After comparing the violence committed by kings, conquerors, and psychopaths, Abraham shifts to a more diagnostic lens and analyzes the behaviors he believes to be embedded within such authoritarian violence. A confluence of psychopathy, narcissism, and Machiavellianism — manipulation with a long-term strategy — constitutes what experts call “the dark triad,” the three disorders conquerors possess. Abraham emphasizes the circumstantial, and therefore slippery, nature of such disorders, drawing from examples such as the Stanford Prison Experiment to highlight why we need to be cautious of such traits in ourselves as much as in our leaders — because the American corporate environment promotes the dark triad, and even encourages it among individuals driven to succeed.

This is where matters turn to the sociological. Abraham argues that only the government has the power to compel the corporation to sacrifice short-term profits for society’s long-term mutual interests. But when corporate and state aims become conflated, the way is cleared for the authoritarian personality. Who is at fault? A general population that does not take the time to understand a problem and elects candidates in a semi-panic. “I alone can fix it,” said Trump in Cleveland. Because of the large wealth gap in the United States, those at the top have been able to neutralize dissent through provocation, a tactic employed almost daily by a president who relishes in hateful rhetoric. When outrage dominates the dialogue, discussions on how to address the issues remain untouched.

It is not enough to complain, Abraham says. We must reassert our power as people. He acknowledges that his suggested response — to include, be patient, and listen — while simple in concept, proves difficult in application. He argues that we should learn from the psychiatrists and psychologists trained to recognize and treat the authoritarian personality so we may understand how to heal those who abide by it.

While much of Abraham’s distinct perspective derives from his background as an evolutionary biologist, at times he oversteps the boundaries. In an attempt to emphasize the present-day impact of historical violence, he describes an experiment that analyzed the behaviors of Caucasian, African-American, and Asian children. The strange conclusion he draws from the experiment — which found Asian children to be the most docile, and African-American children the least — was to look at “what horrors were perpetrated against children across ancient Eurasia in order to breed the quieter children we see today.” Similar problematic conjectures also appear in Abraham’s analysis of class, as he defines both the upper and lowermost classes by their “anti-work” ethic. He terms both leisure classes, a description which not only undermines the institutional factors affecting many in the lower class’s ability to work, but also ignores the work demanded in these individuals’ maintenance of daily life.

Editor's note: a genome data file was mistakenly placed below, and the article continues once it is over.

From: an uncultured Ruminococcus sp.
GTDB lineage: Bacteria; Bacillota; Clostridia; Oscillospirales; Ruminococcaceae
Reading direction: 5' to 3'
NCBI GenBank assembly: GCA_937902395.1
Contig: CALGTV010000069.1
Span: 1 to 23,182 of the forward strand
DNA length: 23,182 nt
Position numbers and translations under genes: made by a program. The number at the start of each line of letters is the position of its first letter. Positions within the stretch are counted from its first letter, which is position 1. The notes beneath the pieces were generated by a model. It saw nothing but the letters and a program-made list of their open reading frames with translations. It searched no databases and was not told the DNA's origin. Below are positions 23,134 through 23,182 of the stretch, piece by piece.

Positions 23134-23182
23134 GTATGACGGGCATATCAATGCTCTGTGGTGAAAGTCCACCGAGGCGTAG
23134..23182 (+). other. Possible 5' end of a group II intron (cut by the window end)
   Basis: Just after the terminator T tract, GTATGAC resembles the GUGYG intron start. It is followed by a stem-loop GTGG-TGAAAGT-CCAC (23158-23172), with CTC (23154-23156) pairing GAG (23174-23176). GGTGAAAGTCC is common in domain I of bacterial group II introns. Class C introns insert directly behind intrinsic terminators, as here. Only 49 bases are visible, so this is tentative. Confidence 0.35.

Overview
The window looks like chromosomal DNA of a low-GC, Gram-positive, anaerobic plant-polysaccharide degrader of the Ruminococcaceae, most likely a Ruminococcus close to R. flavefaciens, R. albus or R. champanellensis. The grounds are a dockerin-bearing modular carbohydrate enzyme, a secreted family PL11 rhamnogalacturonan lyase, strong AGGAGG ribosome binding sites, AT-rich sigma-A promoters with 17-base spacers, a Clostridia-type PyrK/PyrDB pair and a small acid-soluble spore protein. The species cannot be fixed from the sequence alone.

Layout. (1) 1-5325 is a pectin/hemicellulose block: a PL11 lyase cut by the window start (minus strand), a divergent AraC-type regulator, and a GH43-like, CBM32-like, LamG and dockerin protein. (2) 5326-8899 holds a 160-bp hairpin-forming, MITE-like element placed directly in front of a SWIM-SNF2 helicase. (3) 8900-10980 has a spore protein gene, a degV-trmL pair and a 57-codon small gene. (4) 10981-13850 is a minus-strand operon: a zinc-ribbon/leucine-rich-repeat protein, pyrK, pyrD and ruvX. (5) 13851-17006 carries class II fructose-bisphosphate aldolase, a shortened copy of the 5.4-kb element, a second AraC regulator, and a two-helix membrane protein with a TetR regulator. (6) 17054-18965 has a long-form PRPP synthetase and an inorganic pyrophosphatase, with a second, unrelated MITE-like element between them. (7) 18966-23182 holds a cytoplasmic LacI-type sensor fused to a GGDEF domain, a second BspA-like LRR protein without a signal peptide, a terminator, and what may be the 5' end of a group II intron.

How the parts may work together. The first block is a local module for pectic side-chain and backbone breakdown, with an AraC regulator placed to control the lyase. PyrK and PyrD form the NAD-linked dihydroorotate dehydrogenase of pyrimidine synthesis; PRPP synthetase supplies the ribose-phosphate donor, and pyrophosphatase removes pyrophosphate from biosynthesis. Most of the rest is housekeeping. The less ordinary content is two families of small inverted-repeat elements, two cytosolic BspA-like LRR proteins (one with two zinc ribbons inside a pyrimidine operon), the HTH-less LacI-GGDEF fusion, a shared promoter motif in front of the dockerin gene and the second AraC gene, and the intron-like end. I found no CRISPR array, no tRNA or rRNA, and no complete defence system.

Abraham should also have acknowledged the steps taken against the authoritarian leadership he describes. For example, when describing the lack of response to sexual misconduct committed by those in power, Abraham has little to say about the #MeToo movement. While such efforts have far from ended the discriminations they target, to recognize them could better encourage readers’ involvement rather than identifying the violence as a problem, but one we do not understand how to address. 

Kings, Conquerors, Psychopaths: From Alexander to Hitler to the Corporation highlights the historical precedent for leaders whose privilege has protected them from the consequences that should follow the horrors they commit. Abraham describes Queen Victoria, a mascot for his thesis, as the most vicious conqueror of all time because of her figurative leadership of Britain’s global colonial project. Because her position lacked a feedback loop, she was able to maintain her appearance as a dowdy matron while ruling around 35 million square kilometers and subjugating over 400 million people. Kings, Conquerors, Psychopaths asks us to recognize the violence committed by figures like Queen Victoria as a more pervasive violence, a type we have grown to accept and even support, both within our country and ourselves. To do so, we must turn the discussions inward and focus our energies on those who still possess a humanity we can reach. He reminds us, “If we do not work together to stop persecution of everyone, sooner or later all of us, each in turn, become the victims.”


Sam Risak is a short story writer and MFA/MA candidate at Chapman University.